• More selection – you aren’t limited by shelf space with a kiosk like Blockbuster is
  • It can happen sooner than Internet delivery (because most of us still have fairly crappy connections)

Sadly, but not unexpectedly, the company plans to use DRM from Microsoft to protect the movies.

PortoMedia did a trial run last year, and plans to go live with the service in four U.S. cities sometime in Q2 2008.

Read: CNET

Yahoo! Podcasts is dead

Post ImageI’ve seen a few blog posts on this now, and I wanted to add my own thoughts. Some time in the last couple days Yahoo added a message to the top of their forever-in-beta podcast directory site that reads “Yahoo! apologizes deeply, but we will be closing down the Podcasts site on Oct. 31, 2007.” Not really a surprise as far as I’m concerned. Most people in the podcasting community would be able to tell you that Yahoo has ignored the site for months.

Here is what I said about the site when it launched almost two years ago:

Yahoo’s Podcasts directory is put together very nicely, I think. The layout and organization make intuitive sense, and the search functionality seems to work quite well also.

I’m not sure how many podcast directories we need, but I’d have to say that Yahoo’s is a welcome addition to the bunch.

Unfortunately, that didn’t stay true for very long.

Both Read/WriteWeb and TechCrunch invoke the magic word – video – when suggesting reasons for the site’s demise. I’m not so sure the rise of YouTube and the clones had any impact whatsoever on Yahoo Podcasts. As a matter of fact, the site lists both audio and video podcasts.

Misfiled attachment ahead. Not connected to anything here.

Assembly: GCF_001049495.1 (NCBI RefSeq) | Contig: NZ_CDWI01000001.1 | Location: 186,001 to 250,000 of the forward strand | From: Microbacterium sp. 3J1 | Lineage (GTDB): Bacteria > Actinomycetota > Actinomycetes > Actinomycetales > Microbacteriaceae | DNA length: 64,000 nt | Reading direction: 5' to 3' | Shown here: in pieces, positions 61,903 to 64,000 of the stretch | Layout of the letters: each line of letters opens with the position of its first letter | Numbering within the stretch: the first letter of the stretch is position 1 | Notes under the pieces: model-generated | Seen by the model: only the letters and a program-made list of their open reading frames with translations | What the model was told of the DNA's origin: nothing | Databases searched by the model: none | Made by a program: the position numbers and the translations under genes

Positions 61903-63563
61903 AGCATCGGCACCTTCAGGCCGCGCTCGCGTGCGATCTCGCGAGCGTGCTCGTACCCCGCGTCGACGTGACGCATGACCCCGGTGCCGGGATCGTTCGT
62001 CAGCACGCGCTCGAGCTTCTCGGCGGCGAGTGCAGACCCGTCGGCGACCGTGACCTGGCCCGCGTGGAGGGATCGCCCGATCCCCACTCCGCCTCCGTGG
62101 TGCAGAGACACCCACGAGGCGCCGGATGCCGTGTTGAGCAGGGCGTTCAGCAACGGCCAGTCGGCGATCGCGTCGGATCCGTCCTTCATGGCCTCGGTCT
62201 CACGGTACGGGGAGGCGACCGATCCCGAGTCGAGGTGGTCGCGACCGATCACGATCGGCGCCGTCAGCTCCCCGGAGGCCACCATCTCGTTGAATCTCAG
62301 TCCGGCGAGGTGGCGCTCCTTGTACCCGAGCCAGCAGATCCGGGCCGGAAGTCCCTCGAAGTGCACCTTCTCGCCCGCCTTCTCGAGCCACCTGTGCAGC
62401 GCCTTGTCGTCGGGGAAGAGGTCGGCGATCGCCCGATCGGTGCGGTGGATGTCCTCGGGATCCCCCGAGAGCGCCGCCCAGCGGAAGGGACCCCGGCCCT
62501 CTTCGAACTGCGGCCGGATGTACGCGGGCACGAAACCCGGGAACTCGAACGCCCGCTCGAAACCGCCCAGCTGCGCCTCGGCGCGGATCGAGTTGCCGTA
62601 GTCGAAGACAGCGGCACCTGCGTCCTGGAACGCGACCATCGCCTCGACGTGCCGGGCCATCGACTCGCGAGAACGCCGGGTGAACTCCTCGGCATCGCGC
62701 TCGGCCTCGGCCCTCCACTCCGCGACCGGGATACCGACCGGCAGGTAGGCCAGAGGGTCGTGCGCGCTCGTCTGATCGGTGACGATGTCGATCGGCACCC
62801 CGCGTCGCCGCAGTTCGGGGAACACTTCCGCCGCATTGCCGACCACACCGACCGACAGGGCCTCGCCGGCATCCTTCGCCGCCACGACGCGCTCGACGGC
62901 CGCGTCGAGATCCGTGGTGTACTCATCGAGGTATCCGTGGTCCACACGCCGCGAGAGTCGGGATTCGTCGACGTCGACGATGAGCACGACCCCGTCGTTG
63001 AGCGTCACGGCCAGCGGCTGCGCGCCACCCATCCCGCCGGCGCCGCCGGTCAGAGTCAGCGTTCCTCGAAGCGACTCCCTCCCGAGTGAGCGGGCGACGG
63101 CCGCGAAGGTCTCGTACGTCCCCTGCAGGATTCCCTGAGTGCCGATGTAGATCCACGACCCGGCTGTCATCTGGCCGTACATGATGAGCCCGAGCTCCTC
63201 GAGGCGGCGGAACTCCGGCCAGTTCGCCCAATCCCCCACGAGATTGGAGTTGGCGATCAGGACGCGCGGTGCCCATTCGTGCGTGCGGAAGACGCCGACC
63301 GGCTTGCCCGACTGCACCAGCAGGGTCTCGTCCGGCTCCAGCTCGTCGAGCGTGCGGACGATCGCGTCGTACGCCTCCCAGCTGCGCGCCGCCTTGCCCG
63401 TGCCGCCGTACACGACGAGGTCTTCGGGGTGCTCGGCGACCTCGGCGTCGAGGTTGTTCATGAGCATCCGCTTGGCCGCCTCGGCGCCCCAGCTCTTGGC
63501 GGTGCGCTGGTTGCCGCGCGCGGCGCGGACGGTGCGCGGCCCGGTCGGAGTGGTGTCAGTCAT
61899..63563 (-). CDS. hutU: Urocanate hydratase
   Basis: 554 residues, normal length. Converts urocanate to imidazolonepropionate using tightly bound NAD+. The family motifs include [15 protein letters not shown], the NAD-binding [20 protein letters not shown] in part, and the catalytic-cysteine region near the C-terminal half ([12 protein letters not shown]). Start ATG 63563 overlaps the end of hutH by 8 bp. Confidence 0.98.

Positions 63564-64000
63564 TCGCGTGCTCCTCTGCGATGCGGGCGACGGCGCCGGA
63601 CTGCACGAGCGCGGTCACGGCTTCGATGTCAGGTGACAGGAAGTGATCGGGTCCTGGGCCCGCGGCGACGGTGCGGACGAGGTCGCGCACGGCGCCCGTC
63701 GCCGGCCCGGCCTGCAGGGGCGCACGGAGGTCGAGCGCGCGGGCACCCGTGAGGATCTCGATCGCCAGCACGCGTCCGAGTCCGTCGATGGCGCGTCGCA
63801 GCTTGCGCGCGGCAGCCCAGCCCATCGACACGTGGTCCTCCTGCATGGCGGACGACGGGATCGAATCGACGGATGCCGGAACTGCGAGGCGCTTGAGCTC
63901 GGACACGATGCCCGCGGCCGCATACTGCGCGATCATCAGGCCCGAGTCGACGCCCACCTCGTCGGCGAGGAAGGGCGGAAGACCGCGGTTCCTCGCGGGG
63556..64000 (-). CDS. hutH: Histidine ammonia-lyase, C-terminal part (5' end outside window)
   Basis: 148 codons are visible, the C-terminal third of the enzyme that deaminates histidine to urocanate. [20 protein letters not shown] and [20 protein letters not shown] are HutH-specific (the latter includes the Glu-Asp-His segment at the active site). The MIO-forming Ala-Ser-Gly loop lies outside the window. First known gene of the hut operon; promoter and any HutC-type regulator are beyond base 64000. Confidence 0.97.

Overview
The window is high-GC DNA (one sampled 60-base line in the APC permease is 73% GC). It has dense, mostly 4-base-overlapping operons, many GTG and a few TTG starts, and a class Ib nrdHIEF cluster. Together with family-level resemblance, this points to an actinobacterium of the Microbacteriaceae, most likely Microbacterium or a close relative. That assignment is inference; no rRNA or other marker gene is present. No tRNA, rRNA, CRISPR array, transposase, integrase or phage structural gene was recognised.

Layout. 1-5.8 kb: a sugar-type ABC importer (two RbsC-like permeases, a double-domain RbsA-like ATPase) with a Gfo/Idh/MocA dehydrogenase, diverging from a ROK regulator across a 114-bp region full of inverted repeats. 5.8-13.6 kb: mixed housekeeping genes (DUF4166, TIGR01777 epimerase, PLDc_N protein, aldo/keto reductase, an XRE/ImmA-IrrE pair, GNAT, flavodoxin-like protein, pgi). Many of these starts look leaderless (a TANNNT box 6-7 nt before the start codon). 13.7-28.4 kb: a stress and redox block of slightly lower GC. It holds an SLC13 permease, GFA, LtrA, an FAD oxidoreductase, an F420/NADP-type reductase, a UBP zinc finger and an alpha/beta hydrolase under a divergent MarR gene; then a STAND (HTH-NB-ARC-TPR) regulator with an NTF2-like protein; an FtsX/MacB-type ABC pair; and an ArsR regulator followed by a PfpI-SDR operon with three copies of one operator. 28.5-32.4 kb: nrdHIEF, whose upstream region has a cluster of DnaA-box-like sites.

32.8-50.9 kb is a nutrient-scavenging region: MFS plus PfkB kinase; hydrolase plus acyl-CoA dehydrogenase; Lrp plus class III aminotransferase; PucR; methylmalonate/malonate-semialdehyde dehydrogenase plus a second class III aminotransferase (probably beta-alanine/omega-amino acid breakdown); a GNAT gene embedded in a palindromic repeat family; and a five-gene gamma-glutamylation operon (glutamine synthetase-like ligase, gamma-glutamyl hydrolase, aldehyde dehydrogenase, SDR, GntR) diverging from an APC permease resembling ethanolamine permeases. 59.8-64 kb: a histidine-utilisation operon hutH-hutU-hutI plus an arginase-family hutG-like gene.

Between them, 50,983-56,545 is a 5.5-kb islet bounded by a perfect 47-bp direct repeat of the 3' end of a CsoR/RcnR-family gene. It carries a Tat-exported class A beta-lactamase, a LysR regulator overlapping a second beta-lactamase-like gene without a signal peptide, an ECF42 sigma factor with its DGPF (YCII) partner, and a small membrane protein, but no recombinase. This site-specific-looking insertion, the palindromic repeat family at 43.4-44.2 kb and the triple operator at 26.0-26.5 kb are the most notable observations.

I think Yahoo chose to kill the site in part because it contains the word “podcast” in its name. I’ve written about this before, as have many others. It’s not the process or idea that’s bad, just the name.

I suspect the main reason Yahoo shut down the site is a renewed focus for the company, as speculated in the comments on TechCrunch. Just as well I guess.

Read: TechCrunch

Flash, Silverlight and H.264

Post ImageAdobe launched a new version of Flash on Monday. The update is codenamed “Moviestar” because it adds support for H.264, a video compression codec. The release is significant because it allows Flash to play really high quality video. Adobe expects the final version to be ready this fall.

I think it’s clear that Adobe added H.264 support to Flash as a way to compete with Microsoft’s Silverlight and VC-1. SmugMug’s Don MacAskill thinks the announcement gives Adobe the edge: